- This Chair Rocks: a smart and sassy blog by Ashton Applewhite that challenges the ideas of ageism with humor and snark. All stereotypes and insensitive remarks are grounds for brilliant blog posts.
- Senior Planet: “aging with attitude” is the tagline of this blog community of older adults using technology to connect with each other and take on the issues of ageism and senior rights.
- Changing Aging: a blog founded by Dr. Bill Thomas to promote “a radical reinterpretation of longevity” which focuses on anti-ageism and senior rights, as well as getting the most out of a long life.
- Time Goes By: Ronni Bennett takes on aging, ageism and related issues with humor, exploring the truth of “what it’s really like to get old.” She starts by rejecting the “cutesy” terms for old people – they’re called “elders” around here!
- The Magic of Middle-Aged Women: author Daniel Even Weiss – a man – blogs on the theme of his latest book, The Magic of Middle-Aged Women, where he challenges the prevailing ageist idea that women don’t get better as they age. They do.
- Advanced Style: Ari Seth Cohen, a young-ish photographer, roams the New York City streets photographing stylish and creative elders. Here, art challenges the paradigm that age and beauty can’t co-exist.
- The New Old Age: the New York Times blog on aging takes advantage of the newspaper’s top writers to explore the unprecedented intergenerational challenge of the Baby Boomers.
- The Little Old Lady Stays Put (or doesn’t): explores the “lives, lifestyles and issues of interesting older people,” touching on the issues surrounding ageism, elder rights, living with dementia, and overcoming the struggles of aging with strength and good humor.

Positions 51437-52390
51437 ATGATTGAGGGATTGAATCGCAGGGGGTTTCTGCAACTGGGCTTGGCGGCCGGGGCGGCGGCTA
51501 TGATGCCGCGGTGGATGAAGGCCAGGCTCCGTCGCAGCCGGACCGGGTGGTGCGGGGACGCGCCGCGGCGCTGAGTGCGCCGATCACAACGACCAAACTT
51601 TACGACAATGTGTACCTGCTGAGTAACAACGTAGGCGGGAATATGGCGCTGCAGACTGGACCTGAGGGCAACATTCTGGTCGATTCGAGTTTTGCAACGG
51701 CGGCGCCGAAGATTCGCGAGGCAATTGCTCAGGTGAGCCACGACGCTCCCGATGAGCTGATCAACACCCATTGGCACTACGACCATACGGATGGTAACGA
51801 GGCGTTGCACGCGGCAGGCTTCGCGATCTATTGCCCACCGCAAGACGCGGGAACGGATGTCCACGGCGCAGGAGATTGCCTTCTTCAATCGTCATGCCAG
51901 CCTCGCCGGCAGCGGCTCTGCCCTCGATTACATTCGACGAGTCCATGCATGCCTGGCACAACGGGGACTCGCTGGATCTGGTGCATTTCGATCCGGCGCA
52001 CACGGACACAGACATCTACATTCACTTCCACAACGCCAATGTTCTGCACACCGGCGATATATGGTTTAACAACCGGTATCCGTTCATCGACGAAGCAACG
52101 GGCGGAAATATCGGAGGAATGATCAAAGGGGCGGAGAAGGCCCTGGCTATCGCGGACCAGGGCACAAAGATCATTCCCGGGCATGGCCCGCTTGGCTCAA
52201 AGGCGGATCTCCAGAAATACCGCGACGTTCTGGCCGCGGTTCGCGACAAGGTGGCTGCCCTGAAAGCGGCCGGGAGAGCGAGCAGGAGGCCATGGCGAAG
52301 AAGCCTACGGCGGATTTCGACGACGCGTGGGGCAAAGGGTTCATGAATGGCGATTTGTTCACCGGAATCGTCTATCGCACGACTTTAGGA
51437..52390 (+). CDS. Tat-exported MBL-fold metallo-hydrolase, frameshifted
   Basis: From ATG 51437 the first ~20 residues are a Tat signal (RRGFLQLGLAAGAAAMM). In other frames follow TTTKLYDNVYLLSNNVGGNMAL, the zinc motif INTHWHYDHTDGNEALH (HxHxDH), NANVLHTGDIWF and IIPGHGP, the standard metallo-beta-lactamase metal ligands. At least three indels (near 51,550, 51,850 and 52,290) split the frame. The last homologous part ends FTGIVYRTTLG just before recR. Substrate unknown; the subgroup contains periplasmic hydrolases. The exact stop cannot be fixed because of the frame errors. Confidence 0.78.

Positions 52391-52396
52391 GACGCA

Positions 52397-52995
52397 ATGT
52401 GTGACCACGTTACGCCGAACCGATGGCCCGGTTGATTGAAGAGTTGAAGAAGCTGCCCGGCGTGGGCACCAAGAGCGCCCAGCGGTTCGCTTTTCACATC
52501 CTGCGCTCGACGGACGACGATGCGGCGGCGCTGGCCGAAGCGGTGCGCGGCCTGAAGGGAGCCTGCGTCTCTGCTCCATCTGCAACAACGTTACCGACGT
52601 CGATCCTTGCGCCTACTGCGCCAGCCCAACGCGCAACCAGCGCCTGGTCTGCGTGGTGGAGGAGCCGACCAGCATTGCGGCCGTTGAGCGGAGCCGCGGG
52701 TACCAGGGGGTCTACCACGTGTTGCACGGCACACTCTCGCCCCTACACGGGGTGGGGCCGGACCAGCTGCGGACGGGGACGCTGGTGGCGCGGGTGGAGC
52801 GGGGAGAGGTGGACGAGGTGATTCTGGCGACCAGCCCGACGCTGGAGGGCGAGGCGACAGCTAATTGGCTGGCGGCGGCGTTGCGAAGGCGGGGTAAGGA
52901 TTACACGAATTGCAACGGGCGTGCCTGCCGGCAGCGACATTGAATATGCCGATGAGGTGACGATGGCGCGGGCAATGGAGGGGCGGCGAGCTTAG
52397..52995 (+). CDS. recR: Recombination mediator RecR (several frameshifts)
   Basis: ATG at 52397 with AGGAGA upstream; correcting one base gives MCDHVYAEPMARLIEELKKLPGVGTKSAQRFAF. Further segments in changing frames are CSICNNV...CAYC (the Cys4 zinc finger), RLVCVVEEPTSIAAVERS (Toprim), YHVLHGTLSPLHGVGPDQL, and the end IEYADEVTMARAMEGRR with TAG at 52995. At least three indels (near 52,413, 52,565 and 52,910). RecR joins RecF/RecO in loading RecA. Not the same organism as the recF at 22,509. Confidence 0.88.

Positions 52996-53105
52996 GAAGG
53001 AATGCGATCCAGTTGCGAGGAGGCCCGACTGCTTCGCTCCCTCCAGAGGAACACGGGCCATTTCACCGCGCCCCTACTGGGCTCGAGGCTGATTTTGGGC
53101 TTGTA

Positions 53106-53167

- Naked at Our Age: advocate of ageless sexuality, Joan Price, talks about sex and aging, taking on Senior Rights subjects like safer sex for seniors while providing helpful tips.
- Aging & Work at Boston College: scholars, academics, and researchers share their findings on ageism in the workplace and the challenges aging workers face in this PhD-heavy blog by The Sloan Center on Aging & Work at Boston College.
- Ethnic Elders: this newsy blog by New America Media examines the Senior Rights issues and Elder Law of minority groups such as age discrimination, lawsuits related to Social Security, and elder healthcare reform.
- The Everyday Ageism Project: blending blogging and research, this site’s goal is to capture the experience of age discrimination. The forum is full of people sharing their experiences in a supportive environment.
- Huffington Post’s Senior Citizens Blog: the Huffington Post’s Senior Citizens sub-blog offers wide ranging posts on issues including senior rights and ageism – with its signature left-wing perspective.
- Clinical Geriatrics: created as more of a peer-reviewed clinical journal by the American Geriatrics Society, some of the top scholars in geriatrics converge on this blog to discuss geriatric health and wellness issues, which often cross over into legal and anti-ageism issues.
- Age Action Alliance: this organization brings together a network of 300 organizations and individuals committed to helping older people. Its blog is dedicated to improving older people’s lives through advocating against ageism, particularly in Britain.
- Manitoba Senior Centres: this Canadian blog covers the rampant ageism in Canada and promotes world elder abuse awareness. It also has a list of resources for older adults.